llowed secession proved their desire to preserve the peace.
The authors of the aggressions which had disturbed the harmony of the Union had lately acquired power on a sectional basis, and were eager for the spoils of their sectional victory.
To conceal their real motive, and artfully to appeal to the prejudice of foreigners, they declared that slavery was the cause of the troubles of the country, and of the rebellion which they were engaged in suppressing.
In his inaugural address in March, 1861, President Lincoln said: I have no purpose, directly or indirectly, to interfere with the institution of slavery in the States where it exists.
I believe I have no lawful right to do so, and I have no inclination to do so.
The leader (Sumner) of the Abolition party in Congress, on February 25, 1861, said in the Senate, I take this occasion to declare most explicitly that I do not think that Congress has any right to interfere with slavery in a State.
The principle thus announced had r
ficient energy, on March 15th he authorized Commander Mitchell to consult with General Lovell, and, if the contractors were not doing everything practicable to complete her at the earliest moment, that he should take her out of their hands, and, with the aid of General Lovell, go on to complete her himself.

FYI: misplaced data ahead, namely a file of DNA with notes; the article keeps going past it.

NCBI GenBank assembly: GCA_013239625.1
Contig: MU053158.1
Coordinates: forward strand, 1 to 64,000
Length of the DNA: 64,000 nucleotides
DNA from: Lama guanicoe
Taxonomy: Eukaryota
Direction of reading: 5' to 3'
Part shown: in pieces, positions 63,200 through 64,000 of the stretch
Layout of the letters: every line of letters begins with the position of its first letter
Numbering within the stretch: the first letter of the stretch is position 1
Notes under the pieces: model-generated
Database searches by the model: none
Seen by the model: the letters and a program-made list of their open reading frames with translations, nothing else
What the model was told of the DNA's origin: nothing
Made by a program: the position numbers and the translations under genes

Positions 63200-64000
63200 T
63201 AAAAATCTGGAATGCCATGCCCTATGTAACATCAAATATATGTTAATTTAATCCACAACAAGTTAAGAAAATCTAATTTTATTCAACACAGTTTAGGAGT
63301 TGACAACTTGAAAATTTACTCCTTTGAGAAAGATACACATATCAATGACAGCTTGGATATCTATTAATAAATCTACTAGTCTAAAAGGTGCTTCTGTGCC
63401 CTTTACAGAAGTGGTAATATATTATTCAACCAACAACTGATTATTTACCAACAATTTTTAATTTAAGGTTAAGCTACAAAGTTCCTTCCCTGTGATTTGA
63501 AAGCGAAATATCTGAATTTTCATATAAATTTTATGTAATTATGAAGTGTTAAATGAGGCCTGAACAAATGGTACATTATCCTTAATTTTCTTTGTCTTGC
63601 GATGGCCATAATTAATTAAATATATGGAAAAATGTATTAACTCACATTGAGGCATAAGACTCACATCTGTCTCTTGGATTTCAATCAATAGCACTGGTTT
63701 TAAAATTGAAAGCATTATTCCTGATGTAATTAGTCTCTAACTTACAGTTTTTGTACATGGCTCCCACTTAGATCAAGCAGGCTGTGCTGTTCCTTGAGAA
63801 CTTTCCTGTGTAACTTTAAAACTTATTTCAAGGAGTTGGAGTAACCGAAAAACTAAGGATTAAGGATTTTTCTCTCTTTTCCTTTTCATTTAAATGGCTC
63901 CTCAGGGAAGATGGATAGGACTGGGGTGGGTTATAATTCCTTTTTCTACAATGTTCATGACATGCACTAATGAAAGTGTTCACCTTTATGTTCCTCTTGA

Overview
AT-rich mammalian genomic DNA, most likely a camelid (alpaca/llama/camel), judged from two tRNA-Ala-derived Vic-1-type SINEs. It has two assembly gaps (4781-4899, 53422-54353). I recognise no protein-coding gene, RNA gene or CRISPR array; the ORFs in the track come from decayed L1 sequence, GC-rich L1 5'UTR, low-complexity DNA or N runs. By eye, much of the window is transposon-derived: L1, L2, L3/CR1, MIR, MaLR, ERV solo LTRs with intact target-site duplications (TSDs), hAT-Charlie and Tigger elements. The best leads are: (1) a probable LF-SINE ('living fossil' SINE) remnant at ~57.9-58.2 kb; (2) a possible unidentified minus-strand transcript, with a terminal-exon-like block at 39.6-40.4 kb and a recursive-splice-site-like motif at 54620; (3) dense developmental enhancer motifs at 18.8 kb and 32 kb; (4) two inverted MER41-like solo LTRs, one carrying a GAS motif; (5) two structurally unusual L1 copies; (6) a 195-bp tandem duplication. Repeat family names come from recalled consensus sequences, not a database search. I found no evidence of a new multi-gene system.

On April 5, 1862, Secretary Mallory instructed Commander Sinclair, who had been assigned to the command of the Mississippi, to urge on by night and day the completion of the ship.
In March, 1861, the Navy Department sent from Montgomery officers to New Orleans, with instructions to purchase steamers and fit them for war purposes.
Officers were also sent to the North to purchase vessels suited to such uses, and in the ensuing May an agent was dispatched to Canada and another to Europe for like objects; in April, 1861, contracts were made with foundries at Richmond and New Orleans to make guns for the defense of New Orleans.
On May 8, 1861, the Secretary of the Navy communicated